Klobuchar visits Worthington, tours Newport Labs
WORTHINGTON -- U.S. Sen. Amy Klobuchar discussed the rural broadband project in Windom and visited Newport Laboratories in Worthington, as part of her weekend journey through southern Minnesota.
"I think this is the key -- businesses like yours," Klobuchar told Newport Laboratories officials Wayne Freese, Dan Greve and Randy Simonson. "We're not going to come out of (the recession) with government alone."
During her tour of Newport Labs, Klobuchar learned about the business of bioscience, from the custom herd-specific animal vaccines Newport creates to its first mass-produced vaccine, ParaSail.
Klobuchar's stop at Newport Labs was part of her efforts to assist small and medium-sized businesses, helping them add jobs to the still-limping U.S. economy.
Klobuchar said she hoped to help small businesses get what they really need -- help with health care costs, easier-to-obtain small business loans, and help exporting their products overseas. New export markets would help businesses expand, adding much-needed jobs.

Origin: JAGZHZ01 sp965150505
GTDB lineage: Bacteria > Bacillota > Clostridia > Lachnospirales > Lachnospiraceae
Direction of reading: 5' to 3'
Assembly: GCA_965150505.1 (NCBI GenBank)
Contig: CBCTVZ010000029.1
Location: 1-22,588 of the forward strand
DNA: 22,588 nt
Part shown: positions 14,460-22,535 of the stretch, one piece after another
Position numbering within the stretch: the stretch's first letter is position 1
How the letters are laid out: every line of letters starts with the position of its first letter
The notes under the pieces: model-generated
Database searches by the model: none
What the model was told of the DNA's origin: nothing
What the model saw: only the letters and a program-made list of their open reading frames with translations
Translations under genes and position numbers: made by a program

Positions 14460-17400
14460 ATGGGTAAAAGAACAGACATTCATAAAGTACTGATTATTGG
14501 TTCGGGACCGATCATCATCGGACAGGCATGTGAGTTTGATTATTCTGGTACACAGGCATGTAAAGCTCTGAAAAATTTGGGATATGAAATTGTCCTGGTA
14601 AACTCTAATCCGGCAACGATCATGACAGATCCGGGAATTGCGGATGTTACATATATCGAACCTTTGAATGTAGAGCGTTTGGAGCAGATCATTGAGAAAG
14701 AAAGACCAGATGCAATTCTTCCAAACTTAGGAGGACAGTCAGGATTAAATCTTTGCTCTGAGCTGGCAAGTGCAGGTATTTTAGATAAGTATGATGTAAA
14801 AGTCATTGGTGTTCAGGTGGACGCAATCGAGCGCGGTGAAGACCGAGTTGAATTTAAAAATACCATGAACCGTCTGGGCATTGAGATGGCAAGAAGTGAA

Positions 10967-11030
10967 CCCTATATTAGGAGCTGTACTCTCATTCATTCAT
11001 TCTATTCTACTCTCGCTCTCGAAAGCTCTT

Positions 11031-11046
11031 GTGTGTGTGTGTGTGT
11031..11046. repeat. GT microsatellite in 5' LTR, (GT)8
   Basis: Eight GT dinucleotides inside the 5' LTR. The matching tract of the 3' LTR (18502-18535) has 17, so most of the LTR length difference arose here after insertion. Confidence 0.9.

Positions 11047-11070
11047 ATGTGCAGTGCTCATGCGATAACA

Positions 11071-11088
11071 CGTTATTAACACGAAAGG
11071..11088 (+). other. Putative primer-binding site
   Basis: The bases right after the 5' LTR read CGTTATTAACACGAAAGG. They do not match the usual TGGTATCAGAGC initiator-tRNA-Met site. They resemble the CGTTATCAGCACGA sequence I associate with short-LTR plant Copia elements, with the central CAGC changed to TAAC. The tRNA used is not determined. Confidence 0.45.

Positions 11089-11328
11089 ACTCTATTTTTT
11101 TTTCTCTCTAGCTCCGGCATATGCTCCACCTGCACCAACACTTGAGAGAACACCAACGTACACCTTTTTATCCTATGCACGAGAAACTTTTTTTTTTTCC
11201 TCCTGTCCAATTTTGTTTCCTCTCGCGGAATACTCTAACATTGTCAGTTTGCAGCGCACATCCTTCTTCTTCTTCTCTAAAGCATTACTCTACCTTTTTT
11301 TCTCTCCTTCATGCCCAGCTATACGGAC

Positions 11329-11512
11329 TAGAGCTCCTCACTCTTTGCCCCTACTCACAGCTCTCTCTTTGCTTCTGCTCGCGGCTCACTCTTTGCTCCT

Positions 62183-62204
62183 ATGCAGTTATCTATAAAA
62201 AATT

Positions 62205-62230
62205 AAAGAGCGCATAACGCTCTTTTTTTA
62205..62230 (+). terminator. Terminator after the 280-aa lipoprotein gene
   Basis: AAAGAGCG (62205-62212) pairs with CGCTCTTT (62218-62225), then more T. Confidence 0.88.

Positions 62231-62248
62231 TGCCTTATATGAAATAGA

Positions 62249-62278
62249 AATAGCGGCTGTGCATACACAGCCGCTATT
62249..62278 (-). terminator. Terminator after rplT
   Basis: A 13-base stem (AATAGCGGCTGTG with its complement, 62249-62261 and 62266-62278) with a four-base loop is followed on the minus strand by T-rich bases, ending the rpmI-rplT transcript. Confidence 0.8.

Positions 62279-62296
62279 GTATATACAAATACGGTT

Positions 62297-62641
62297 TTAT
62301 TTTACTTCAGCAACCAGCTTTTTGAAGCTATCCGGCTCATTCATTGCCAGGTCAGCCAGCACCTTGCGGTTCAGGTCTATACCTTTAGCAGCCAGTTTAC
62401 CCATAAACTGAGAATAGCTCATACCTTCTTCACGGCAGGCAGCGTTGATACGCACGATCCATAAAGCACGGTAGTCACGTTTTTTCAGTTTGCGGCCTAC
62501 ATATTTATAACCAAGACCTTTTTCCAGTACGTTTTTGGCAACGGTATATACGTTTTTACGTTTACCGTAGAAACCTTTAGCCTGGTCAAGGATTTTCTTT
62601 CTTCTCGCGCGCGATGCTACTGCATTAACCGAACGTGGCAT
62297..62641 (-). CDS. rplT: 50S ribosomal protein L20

"Kids who grow up in Minnesota should be able to live there," Klobuchar said.
She also expressed optimism about the economy's recovery.
"Over time, we're going to get through this," she said, adding it would take time because of all the economic problems that had built up.
Klobuchar's Friday schedule included stops in Alden and Kiester, where she surveyed tornado damage, Elm Creek Township in Jackson and Martin counties, where she reviewed the Elm Creek Wind Power project and a dinner in St. James.
On Saturday, Klobuchar was scheduled to attend a rural broadband project meeting in Windom, visit Monogram Meat Snacks, attend the Pipestone Watertower Festival, and attend a meeting about the Lewis & Clark Regional Water System in Luverne, as well as visit the Lewis & Clark construction site at Tea, S.D.